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Mum

English translation: No

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22:06 Jul 7, 2003
English to English translations [Non-PRO]
English term or phrase: Mum
Quick question for speakers of US English from a Brit, I've heard Mom used a lot, Ma less so, but do you use Mum? or is that more a UK English specific word.

(I'd also be interested in what contractions for Mother are used by speakers of other dialects of English)

TIA
Peter Coles
Local time: 12:37
English translation:No
Explanation:
Except in the expression "Mum's" the word = I won't say a thing.

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Note added at 2003-07-07 22:10:49 (GMT)
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It\'s funny, because the same question came up the other day in the Russian pages, when somebody wanted to know how to translate Mamuchka.

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Note added at 2003-07-07 22:12:49 (GMT)
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Southerners say Ma and Pa or Mammy and Pappy (really backwoods). Northerners say Mom and Dad and little kids say Mommy and Daddy. Irreverant teenagers say the Old Man and the Old Lady (but the latter can refer to one\'s wife as well)

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Note added at 2003-07-08 00:34:19 (GMT)
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Here\'s the Russian question about Mamochka, hot off the press: http://www.proz.com/glossary/471346
Selected response from:

William Stein
Costa Rica
Local time: 05:37
Grading comment
My thanks to Kim and Nancy, but to William the points for demonstrating more enthusiaism and application than the question really deserved.

William we've crossed before on the English pages, the French pages and the Japanese pages, but I promise that (for the time being) you're safe on the Russian pages!
4 KudoZ points were awarded for this answer

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Summary of answers provided
5 +15No
William Stein
4 +1mom
Kim Metzger
3Mom, Mommy (smaller children),Nancy Arrowsmith


  

Answers


2 mins   confidence: Answerer confidence 5/5 peer agreement (net): +15
No


Explanation:
Except in the expression "Mum's" the word = I won't say a thing.

--------------------------------------------------
Note added at 2003-07-07 22:10:49 (GMT)
--------------------------------------------------

It\'s funny, because the same question came up the other day in the Russian pages, when somebody wanted to know how to translate Mamuchka.

--------------------------------------------------
Note added at 2003-07-07 22:12:49 (GMT)
--------------------------------------------------

Southerners say Ma and Pa or Mammy and Pappy (really backwoods). Northerners say Mom and Dad and little kids say Mommy and Daddy. Irreverant teenagers say the Old Man and the Old Lady (but the latter can refer to one\'s wife as well)

--------------------------------------------------
Note added at 2003-07-08 00:34:19 (GMT)
--------------------------------------------------

Here\'s the Russian question about Mamochka, hot off the press: http://www.proz.com/glossary/471346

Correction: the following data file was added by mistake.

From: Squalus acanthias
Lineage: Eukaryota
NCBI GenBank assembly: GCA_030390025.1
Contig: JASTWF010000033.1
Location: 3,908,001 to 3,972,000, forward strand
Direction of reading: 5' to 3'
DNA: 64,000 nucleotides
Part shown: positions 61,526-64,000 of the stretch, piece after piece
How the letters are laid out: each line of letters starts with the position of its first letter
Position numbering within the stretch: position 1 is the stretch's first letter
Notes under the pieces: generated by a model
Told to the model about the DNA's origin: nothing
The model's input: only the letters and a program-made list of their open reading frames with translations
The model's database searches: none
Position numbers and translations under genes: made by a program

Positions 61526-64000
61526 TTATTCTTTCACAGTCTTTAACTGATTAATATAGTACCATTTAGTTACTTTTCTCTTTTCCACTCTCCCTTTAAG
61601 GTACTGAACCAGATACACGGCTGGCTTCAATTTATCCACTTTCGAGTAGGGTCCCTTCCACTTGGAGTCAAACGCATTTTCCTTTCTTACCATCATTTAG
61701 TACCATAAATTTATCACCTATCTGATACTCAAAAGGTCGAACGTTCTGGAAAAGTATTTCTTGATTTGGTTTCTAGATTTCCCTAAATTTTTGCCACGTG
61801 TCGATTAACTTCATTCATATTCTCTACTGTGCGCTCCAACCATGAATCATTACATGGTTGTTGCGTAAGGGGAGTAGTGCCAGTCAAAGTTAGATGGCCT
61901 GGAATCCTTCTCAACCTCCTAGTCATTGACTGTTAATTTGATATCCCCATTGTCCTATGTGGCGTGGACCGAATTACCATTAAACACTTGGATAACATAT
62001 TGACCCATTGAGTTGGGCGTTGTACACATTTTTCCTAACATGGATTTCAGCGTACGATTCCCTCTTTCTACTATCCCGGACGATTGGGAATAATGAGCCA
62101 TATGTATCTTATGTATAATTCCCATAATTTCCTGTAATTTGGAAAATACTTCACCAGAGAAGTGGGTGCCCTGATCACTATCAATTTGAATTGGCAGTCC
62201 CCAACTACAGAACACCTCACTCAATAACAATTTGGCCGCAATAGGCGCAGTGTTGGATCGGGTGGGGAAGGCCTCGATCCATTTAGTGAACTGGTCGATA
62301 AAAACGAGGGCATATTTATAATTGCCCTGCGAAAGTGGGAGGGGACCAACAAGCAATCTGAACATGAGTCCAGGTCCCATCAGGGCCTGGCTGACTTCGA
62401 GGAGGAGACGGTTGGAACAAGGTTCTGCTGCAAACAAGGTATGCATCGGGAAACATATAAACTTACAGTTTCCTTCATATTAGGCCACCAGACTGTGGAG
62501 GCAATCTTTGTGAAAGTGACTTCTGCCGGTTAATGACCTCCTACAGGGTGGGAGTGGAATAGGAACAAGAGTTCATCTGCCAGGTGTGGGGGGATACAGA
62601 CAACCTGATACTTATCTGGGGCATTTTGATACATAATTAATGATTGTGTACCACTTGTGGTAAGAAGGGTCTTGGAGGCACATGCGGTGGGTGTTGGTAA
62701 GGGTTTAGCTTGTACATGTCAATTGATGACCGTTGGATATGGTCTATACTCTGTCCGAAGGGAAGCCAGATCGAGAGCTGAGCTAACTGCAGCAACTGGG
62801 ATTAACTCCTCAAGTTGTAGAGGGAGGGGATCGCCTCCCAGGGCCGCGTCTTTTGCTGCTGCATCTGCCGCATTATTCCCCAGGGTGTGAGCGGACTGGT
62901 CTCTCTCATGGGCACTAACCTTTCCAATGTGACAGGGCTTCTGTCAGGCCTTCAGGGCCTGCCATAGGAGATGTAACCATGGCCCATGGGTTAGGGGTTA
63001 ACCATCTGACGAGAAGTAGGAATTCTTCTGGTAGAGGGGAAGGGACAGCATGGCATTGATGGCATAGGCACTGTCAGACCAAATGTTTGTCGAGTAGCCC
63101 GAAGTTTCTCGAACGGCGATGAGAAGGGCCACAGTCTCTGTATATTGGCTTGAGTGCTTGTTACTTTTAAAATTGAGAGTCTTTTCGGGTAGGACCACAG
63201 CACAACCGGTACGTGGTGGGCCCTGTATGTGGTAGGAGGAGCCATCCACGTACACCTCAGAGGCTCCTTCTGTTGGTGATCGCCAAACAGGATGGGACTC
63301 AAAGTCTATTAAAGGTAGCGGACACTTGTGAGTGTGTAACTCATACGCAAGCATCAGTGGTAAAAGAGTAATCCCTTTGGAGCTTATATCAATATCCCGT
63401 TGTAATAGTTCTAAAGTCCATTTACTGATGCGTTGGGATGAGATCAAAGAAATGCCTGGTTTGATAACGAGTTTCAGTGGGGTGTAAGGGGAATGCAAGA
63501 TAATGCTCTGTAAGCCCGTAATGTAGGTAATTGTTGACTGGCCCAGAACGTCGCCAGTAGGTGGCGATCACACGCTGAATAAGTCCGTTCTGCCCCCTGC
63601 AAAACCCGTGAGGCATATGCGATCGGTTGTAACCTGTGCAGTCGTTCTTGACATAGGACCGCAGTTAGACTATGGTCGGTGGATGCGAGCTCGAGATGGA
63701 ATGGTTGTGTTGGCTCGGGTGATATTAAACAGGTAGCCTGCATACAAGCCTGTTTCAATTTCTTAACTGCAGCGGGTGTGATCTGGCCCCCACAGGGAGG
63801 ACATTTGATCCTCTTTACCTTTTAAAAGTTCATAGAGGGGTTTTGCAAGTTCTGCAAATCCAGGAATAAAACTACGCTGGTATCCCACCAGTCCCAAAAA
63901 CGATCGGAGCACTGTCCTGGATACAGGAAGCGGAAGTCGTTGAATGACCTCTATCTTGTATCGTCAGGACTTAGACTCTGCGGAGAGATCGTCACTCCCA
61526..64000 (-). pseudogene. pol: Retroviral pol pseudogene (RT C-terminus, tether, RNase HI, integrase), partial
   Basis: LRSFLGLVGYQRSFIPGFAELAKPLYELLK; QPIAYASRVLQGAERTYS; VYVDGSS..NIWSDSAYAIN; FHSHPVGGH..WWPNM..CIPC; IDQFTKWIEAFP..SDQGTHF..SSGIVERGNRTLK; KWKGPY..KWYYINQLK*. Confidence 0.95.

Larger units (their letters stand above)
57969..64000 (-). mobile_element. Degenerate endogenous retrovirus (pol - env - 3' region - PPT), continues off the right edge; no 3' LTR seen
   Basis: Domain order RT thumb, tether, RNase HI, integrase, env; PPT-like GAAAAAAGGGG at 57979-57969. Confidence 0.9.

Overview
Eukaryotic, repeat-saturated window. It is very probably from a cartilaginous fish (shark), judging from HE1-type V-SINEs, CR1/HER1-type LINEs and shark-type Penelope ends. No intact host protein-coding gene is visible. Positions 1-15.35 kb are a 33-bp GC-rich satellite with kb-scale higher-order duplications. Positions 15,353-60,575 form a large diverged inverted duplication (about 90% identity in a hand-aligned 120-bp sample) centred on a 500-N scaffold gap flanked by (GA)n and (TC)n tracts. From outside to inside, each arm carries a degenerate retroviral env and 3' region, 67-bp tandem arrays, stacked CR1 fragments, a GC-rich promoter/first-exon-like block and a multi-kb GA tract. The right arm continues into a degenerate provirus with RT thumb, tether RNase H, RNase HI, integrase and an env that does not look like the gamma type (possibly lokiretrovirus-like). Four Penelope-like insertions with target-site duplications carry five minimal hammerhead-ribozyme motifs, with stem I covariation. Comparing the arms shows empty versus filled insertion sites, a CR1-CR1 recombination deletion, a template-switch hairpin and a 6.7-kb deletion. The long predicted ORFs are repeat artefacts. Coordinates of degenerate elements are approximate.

William Stein
Costa Rica
Local time: 05:37
Native speaker of: Native in EnglishEnglish
PRO pts in pair: 36
Grading comment
My thanks to Kim and Nancy, but to William the points for demonstrating more enthusiaism and application than the question really deserved.

William we've crossed before on the English pages, the French pages and the Japanese pages, but I promise that (for the time being) you're safe on the Russian pages!

Peer comments on this answer (and responses from the answerer)
agree  RHELLER: perfect!
8 mins

agree  Catherine Norton: Mum is also short for "mummy" which is an alternate spelling for"Mommy" which small children use. Mum also means without speech. For example, if a question is asked and the answerer is "mum", he/she is not answering.
13 mins

agree  jccantrell: In the USA, it's gotta be mom, and apple pie, of course.
20 mins

agree  Fuad Yahya
23 mins

agree  Refugio: I also used to hear Momma or Mama, but not so much lately.
29 mins

agree  J. Leo
1 hr
  -> Thanks, James and everybody!

agree  xxxOso: ¶:^)
1 hr
  -> Thanks, I forgot Papa Bear and Mama Bear!

agree  uparis: My Irish friends seem to use "Mum" a lot - don't know if that's typical
8 hrs

agree  Rowan Morrell: Mum/Mummy is British English (also used in New Zealand and Australia). Mom/Mommy is US English.
8 hrs

agree  airmailrpl
9 hrs

agree  Сергей Лузан: w/Rowan Morrell & http://www.proz.com/glossary/471346
10 hrs

agree  Katherine Matles: I've also heard "mom and pops" :-)))
12 hrs

agree  xxxIno66
17 hrs

agree  Derry
12 days

agree  AhmedAMS
25 days
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3 mins   confidence: Answerer confidence 4/5Answerer confidence 4/5 peer agreement (net): +1
mom


Explanation:
Hello Peter. I've never heard an American use Mum. Ma is used in the South and other rural areas in America. You'll hear momma too.

Kim Metzger
Mexico
Local time: 06:37
Native speaker of: Native in EnglishEnglish
PRO pts in pair: 2249

Peer comments on this answer (and responses from the answerer)
agree  Sunshine King
25 mins
Login to enter a peer comment (or grade)

30 mins   confidence: Answerer confidence 3/5Answerer confidence 3/5
Mom, Mommy (smaller children),


Explanation:
Mother (neutral), Ma and Pa (southern).

Mum, Mummy, and Mater are all on the other side of the Atlantic.
My daughter calls me Mami, but she grew up in Austria...

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Note added at 2003-07-08 13:29:25 (GMT)
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Mom and Pop

Nancy Arrowsmith
Local time: 05:37
Native speaker of: Native in EnglishEnglish
PRO pts in pair: 60
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